Keep in mind that if you have a screen top on the enclosure you will probably want to cover it most or all of the way with plastic, a towel or some other means of keeping moisture from escaping. This is also where having proper, reliable ambient temperatures (back to that thermometer!) is important, as warm air holds more moisture than cool air. You want the enclosure to be humid, not WET. A soggy cage can eventually lead to bacterial & fungal infections and even death.

    Supplemental lighting is not necessary for this species, but if used should run on a 12/12 cycle, meaning 12 hours on & 12 hours off. Continuous bright, overhead lighting is stressful to snakes, especially a nocturnal serpent such as this one.
    Always make fresh, clean water available to your boa, as they have a tendency to drink copiously. The size of the water dish is up to you. If it is large enough for the snake to crawl into and soak, sooner or later your snake will make the most of the opportunity, and most seem to enjoy a nice soak on occasion, although boas do tend to soak less than some other boids. Ensure that the bowl is not too deep for juvenile animals - 1" or so will suffice. Snakes of many species will defecate in their water bowls from time to time, so be prepared for cleaning, disinfecting & a water change when necessary. It is often beneficial to have a spare water bowl for such occasions, so that one may be used while the other is being cleaned.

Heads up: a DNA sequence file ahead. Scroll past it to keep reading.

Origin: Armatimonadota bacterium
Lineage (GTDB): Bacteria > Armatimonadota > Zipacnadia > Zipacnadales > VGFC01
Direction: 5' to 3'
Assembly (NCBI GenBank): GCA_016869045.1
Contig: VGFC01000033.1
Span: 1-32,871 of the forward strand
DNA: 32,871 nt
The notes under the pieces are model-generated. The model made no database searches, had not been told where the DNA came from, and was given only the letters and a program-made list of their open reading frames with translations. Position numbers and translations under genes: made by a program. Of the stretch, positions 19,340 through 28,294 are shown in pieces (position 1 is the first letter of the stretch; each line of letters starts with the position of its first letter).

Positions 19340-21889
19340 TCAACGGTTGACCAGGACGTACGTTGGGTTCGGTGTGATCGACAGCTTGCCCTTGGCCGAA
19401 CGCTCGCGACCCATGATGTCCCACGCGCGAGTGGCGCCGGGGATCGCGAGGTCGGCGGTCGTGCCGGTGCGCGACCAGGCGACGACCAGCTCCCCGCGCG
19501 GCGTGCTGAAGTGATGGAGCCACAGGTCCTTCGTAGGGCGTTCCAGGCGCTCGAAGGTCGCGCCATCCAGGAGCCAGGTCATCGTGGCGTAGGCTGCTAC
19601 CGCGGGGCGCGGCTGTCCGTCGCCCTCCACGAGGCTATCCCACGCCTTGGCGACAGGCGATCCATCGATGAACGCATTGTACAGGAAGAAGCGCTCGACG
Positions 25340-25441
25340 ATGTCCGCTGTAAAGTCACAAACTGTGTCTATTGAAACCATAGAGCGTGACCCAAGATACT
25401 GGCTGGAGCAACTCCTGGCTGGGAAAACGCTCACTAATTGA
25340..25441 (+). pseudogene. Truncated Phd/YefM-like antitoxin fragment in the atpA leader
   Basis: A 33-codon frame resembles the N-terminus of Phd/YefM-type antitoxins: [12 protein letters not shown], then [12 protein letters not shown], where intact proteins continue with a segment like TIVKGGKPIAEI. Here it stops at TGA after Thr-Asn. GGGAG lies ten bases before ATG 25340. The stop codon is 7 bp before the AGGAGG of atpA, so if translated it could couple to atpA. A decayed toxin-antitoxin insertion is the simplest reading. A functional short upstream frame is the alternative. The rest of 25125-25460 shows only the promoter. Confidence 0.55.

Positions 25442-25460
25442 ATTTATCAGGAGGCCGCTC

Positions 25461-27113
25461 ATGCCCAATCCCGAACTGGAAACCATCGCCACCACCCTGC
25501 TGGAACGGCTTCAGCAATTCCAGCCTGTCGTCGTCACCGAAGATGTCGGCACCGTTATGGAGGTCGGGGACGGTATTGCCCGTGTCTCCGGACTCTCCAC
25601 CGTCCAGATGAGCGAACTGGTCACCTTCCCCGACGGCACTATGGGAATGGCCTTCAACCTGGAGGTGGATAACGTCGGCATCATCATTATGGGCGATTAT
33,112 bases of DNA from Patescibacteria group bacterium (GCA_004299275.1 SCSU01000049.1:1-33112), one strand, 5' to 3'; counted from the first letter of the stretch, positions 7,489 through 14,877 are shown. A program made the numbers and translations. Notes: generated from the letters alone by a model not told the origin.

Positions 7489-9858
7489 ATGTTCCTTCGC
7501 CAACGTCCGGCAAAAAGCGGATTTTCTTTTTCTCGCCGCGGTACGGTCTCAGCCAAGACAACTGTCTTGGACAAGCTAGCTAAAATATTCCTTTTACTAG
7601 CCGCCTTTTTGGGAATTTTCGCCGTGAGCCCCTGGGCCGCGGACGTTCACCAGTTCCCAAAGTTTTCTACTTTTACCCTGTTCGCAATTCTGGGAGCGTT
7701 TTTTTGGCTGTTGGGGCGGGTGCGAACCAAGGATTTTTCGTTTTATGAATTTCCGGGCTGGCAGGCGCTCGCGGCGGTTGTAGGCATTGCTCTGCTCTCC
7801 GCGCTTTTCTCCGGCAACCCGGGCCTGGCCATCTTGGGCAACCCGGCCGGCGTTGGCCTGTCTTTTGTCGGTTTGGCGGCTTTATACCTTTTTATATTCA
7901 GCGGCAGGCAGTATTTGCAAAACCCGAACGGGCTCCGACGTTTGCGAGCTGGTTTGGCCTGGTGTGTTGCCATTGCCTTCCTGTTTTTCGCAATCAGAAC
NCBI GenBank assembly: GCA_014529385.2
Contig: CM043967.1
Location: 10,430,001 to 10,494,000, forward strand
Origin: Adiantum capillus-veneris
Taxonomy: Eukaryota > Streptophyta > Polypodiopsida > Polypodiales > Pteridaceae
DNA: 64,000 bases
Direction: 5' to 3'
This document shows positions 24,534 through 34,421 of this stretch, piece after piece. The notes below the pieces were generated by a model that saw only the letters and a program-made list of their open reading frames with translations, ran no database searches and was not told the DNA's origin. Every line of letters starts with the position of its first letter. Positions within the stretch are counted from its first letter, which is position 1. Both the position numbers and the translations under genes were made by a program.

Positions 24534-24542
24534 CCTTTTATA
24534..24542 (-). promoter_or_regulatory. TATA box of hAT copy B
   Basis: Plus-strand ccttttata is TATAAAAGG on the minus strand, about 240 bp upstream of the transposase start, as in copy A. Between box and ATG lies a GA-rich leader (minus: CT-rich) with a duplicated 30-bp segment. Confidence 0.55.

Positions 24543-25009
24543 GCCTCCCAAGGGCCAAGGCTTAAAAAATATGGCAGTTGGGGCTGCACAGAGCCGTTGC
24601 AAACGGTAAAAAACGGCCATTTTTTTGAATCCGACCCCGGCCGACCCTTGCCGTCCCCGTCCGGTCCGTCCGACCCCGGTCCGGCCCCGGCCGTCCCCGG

One cage accessory that will be appreciated & utilized by your boa is a good hide box...maybe even a couple of them. Boas are nocturnal snakes that will make use of a place to hide during the day. Provide one on each end of your boa's enclosure so that it doesn't have to choose between temperature & security. Clay flowerpots, plastic flowerpot trays, and commercially available hide boxes all work quite well.

    Additional cage furniture can be included for boas - some seem to enjoy climbing branches, and live, harmless plants can help raise cage humidity. Just remember that the more things you put into an enclosure, the more you have to take out, clean & disinfect on a regular basis.

    Feed your boa an appropriately sized rodent weekly. By "appropriately sized" we mean prey items that are no bigger around than the snake at its largest point. Boas, especially as juveniles, are not as forgiving of being fed prey items that are too large and this can quickly lead to chronic regurgitation if not corrected immediately. Boas can eat rats from the time they are young - starting off with rat pups or "crawlers" for younger snakes & moving up in size as the animal grows. Do not handle your snake for at least a day after feeding, as this can also lead to regurgitation. Boas typically have great feeding responses and are generally pretty easy to convert to frozen/thawed or pre-killed rodents (see Snake Feeding caresheet). Never leave a live rodent unattended with ANY snake.